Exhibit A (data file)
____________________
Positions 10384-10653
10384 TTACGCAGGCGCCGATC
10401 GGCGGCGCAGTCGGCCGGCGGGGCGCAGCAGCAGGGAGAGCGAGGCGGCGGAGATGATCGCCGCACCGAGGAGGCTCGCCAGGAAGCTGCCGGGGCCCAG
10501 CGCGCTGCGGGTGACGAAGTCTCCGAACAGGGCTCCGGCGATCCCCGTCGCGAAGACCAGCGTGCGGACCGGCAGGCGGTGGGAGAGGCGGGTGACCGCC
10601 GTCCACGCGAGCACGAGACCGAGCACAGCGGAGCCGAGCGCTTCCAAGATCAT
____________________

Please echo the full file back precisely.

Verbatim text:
Positions 10384-10653
10384 TTACGCAGGCGCCGATC
10401 GGCGGCGCAGTCGGCCGGCGGGGCGCAGCAGCAGGGAGAGCGAGGCGGCGGAGATGATCGCCGCACCGAGGAGGCTCGCCAGGAAGCTGCCGGGGCCCAG
10501 CGCGCTGCGGGTGACGAAGTCTCCGAACAGGGCTCCGGCGATCCCCGTCGCGAAGACCAGCGTGCGGACCGGCAGGCGGTGGGAGAGGCGGGTGACCGCC
10601 GTCCACGCGAGCACGAGACCGAGCACAGCGGAGCCGAGCGCTTCCAAGATCAT